To answer the OP, if you're, clumsy and/or incautious/ and or careless and/or reckless, you might well consider buying a service agreement on a sophisticated piece of portable electro/mechanical/optical equipment that may be frequently subjected to risky situations and environments. On the other hand, if you exhibit the care and caution most photographers do with their equipment (especially those who frequent this forum), you'd probably waste your money.
Generally speaking, these service agreements were conceived by the marketing devils 20 or 30 years ago when the quality of consumer goods took a turn for the better. Solid-state circuitry, improved manufacturing processes, etc. all pointed to much improved reliability and endurance. They also knew if failure would occur, it would typically happen early (first month or so) when warranty provided replacement anyway. So, they decided to go into the insurance business, always a profitable venture. Buying the service agreement is simply betting against yourself, and the financial backers on these bets have been raking in money for years -- even better than gambling casinos!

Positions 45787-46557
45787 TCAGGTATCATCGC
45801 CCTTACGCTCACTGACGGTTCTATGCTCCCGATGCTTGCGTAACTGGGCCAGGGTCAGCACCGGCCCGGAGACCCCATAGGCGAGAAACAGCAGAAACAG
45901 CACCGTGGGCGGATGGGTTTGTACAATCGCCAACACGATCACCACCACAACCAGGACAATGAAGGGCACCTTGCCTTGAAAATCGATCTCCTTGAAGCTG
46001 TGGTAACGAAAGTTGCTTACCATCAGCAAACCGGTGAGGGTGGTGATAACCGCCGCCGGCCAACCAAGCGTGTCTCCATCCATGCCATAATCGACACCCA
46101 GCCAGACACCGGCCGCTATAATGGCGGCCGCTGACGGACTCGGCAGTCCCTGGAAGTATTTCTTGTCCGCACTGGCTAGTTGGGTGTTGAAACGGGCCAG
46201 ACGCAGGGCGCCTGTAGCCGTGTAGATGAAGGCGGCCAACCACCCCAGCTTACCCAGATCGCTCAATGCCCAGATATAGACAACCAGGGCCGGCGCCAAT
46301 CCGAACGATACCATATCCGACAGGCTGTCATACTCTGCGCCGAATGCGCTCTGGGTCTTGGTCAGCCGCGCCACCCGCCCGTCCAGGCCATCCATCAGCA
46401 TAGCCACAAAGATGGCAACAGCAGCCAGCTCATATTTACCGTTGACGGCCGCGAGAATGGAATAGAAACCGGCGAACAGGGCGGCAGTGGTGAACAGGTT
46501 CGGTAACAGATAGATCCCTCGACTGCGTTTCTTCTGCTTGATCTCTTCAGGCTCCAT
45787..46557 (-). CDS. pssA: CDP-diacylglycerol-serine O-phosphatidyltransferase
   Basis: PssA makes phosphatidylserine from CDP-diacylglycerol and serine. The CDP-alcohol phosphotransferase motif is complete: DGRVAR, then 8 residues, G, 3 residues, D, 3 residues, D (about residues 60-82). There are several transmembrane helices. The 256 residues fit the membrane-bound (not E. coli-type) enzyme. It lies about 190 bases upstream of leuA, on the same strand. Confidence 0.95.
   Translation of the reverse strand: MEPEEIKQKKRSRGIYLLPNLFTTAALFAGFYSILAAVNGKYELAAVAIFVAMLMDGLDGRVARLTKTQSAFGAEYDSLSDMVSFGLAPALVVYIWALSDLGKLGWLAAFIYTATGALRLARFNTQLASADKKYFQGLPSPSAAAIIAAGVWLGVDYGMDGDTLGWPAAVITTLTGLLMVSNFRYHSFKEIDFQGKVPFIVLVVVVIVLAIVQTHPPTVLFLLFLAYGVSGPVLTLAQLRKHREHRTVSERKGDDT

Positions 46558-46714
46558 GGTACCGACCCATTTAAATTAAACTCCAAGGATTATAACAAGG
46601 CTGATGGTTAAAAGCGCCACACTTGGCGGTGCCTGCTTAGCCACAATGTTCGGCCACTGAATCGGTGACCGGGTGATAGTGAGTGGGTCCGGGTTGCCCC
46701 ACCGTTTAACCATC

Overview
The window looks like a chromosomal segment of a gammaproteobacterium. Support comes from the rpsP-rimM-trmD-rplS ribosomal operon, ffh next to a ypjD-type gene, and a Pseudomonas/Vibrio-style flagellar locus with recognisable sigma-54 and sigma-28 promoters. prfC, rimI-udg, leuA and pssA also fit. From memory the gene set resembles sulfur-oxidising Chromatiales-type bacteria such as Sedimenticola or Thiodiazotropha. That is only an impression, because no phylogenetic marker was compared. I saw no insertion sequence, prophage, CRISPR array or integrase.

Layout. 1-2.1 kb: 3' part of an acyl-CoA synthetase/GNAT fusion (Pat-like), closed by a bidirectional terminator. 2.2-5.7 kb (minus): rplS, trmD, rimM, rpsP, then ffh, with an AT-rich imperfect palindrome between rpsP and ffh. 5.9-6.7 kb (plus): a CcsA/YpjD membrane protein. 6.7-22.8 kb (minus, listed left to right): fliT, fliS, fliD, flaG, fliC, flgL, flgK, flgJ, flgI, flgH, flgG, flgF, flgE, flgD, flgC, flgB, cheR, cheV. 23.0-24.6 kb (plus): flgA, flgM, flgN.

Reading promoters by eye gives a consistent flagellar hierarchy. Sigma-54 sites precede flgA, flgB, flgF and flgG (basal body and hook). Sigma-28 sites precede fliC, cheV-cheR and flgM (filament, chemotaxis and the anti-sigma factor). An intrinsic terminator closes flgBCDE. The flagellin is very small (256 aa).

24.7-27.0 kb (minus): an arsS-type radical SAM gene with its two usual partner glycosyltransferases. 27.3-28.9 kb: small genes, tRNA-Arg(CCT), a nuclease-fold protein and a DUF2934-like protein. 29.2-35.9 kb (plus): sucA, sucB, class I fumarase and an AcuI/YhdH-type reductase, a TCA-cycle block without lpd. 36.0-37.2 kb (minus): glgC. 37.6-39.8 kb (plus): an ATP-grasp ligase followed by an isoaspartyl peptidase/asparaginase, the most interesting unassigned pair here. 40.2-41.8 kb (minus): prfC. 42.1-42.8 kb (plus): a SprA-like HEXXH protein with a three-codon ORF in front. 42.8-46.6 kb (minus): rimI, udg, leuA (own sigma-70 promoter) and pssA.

Finally, an old story from personal experience. About 25 years ago, when these service agreements were just being introduced, I bought a stereo system from Circuit City (about $1000). While closing the deal the congenial sales guy asked if I'd like to purchase the "extended warranty." I told him, "No, I already have an extended warranty. If this thing stops working in the next year or two, I come back here and beat the hell out of you."
Well, he became somewhat less than congenial and was happy to quickly help me to the car with my purchase. I went on my way with a smile.